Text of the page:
The Mysteries of New Caledonia

Just a two-hour flight from Brisbane or two and a half hours from Sydney, New Caledonia is Australia’s closest Pacific neighbour. A French territory, it is the largest of the South Pacific isles, home to the world’s largest lagoon and the world’s second-largest barrier reef.

It’s primitive yet sophisticated, untouched but cosmopolitan, tranquil yet adventurous.

It’s the Pacific, but it’s also a slice of France.

In New Caledonia you’ll find iridescent waters, mountain rainforests and an ancient Melanesian culture contrasted against a distinctly European way of life.

Fine wines, cheeses, pâtés and game are sold beside coconuts and yams in the produce markets. Luxury yachts ply the same waters as traditional outrigger canoes. Old friends gather beneath the palms to play petanque in the afternoons.

The capital, Nouméa, is where these contrasts are most distinct. Set on a hilly peninsula surrounded by bays, Nouméa is the largest and most cosmopolitan city among the South Pacific isles.

More than 130 cafés and restaurants line its streets and waterfront, along with gourmet providores, pâtisseries, chocolatiers, fromageries and fine wine importers. The weekly night markets, held on Thursdays at Place des Cocotiers, draw hundreds to the city square to enjoy food, arts, music and entertainment, while the surrounding lagoon provides A stage for a daily procession of kite surfers, sailors, wind surfers and jet skiers.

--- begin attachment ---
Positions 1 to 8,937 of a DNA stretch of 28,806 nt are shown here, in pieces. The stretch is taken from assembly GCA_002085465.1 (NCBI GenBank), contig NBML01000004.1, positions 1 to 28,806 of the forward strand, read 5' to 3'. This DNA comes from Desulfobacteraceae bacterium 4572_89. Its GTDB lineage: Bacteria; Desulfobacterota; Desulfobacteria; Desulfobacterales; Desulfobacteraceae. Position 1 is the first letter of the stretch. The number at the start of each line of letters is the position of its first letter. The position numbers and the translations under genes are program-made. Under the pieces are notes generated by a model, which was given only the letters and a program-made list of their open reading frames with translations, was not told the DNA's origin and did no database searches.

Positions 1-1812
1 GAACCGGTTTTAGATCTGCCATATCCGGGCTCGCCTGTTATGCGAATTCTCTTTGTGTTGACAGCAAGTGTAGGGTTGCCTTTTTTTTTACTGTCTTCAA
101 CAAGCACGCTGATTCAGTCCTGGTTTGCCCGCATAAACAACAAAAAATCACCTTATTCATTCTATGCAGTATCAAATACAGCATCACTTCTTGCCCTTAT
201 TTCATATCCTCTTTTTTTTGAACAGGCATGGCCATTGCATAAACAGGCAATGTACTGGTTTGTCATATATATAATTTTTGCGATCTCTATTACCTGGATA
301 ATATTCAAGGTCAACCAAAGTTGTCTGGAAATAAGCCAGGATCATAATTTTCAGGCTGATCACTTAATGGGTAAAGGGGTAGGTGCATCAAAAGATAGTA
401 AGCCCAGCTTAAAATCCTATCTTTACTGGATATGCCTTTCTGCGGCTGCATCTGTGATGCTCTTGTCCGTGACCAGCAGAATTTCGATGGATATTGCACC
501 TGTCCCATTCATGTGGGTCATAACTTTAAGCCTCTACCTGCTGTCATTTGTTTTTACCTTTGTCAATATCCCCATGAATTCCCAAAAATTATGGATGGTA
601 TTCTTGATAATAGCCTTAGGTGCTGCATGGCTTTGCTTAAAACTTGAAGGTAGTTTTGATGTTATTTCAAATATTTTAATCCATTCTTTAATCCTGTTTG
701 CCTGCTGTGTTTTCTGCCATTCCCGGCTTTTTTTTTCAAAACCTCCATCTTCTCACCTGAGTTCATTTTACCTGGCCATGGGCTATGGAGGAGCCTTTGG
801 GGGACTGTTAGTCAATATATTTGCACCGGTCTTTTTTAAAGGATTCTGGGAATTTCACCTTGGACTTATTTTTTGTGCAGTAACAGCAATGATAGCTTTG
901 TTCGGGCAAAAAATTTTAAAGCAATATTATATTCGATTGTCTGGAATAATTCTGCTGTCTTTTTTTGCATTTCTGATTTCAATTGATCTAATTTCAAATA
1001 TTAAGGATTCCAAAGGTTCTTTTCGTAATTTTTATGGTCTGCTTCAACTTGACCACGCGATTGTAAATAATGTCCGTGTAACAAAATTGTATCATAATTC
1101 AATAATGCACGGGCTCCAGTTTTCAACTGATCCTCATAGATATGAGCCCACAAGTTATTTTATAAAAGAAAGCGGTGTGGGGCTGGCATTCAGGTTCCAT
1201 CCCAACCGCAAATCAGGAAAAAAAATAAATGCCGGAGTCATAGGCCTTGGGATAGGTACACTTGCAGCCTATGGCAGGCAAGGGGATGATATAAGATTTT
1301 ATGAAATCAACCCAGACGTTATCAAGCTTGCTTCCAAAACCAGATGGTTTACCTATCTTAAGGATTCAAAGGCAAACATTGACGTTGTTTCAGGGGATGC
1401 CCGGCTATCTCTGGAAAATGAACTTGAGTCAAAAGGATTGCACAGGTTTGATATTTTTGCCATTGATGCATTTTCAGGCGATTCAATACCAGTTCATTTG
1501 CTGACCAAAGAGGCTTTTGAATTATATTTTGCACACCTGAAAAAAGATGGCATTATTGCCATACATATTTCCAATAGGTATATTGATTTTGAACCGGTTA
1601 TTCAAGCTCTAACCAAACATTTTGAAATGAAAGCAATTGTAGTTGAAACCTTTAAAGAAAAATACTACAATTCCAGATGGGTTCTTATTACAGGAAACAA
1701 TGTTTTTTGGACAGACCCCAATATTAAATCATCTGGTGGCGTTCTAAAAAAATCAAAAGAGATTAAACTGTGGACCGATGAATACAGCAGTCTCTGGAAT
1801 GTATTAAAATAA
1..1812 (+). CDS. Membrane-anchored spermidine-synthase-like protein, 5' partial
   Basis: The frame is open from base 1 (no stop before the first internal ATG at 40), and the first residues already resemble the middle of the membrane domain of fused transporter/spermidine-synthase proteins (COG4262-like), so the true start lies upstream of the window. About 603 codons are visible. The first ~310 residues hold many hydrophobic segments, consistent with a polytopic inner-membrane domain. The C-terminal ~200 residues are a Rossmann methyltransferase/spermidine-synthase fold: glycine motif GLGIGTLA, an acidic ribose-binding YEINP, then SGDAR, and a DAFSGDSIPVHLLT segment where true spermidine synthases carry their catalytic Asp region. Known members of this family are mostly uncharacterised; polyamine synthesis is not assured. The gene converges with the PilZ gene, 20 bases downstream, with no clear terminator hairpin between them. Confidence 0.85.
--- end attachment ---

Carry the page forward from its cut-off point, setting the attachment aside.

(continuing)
The magnificent Tjibaou Cultural Centre, an architectural masterpiece by Renzo Piano, is New Caledonia’s tribute to its indigenous Melanesian people, the Kanaks. It stands beside the lagoon on a narrow headland, housing a collection of art and traditional craftwork from throughout New Caledonia and the wider Pacific.

Beyond Nouméa is a natural landscape rich in tropical botany and fauna. New Caledonia’s mountain rainforests form one of the world’s richest reserves of biodiversity, while the lagoon provides a pristine marine environment and a home for dugongs, nautilus whales and countless tropical corals and fish.

To enjoy the best New Caledonia has to offer, choose one of its five-star resorts such as the Coral Palms Island Resort with its overwater bungalows, or the remote island beauty of the Le Meridien Isle of Pines, offering the utmost in luxury and intimacy in the shade of luscious vegetation and quiet gardens.

The Isle of Pines is often referred to as the ‘Jewel of the Pacific’, and a few days exploring its turquoise bays will explain why. A combination of volcanic geology and uplifted coral reef create a prehistoric landscape, capped off by the island’s towering araucaria columnaris pines, which encircle the bays and inlets and inspired the island’s name when James Cook sailed past in 1774.

Today the island remains pristine and has changed little in thousands of years. Oro Bay, recently named among the world’s top 30 ‘undiscovered beaches’ by the respected US magazine Islands, is home to the Le Meridien resort, where just a handful of luxury bungalows stand hidden among the palms and pines.

Karen Cooke is a professional consultant with Travel Associates, an exclusive Australian travel agency catering to the premium travel market. More helpful travel tips and suggestions are available at http://www.travel-associates.com.au

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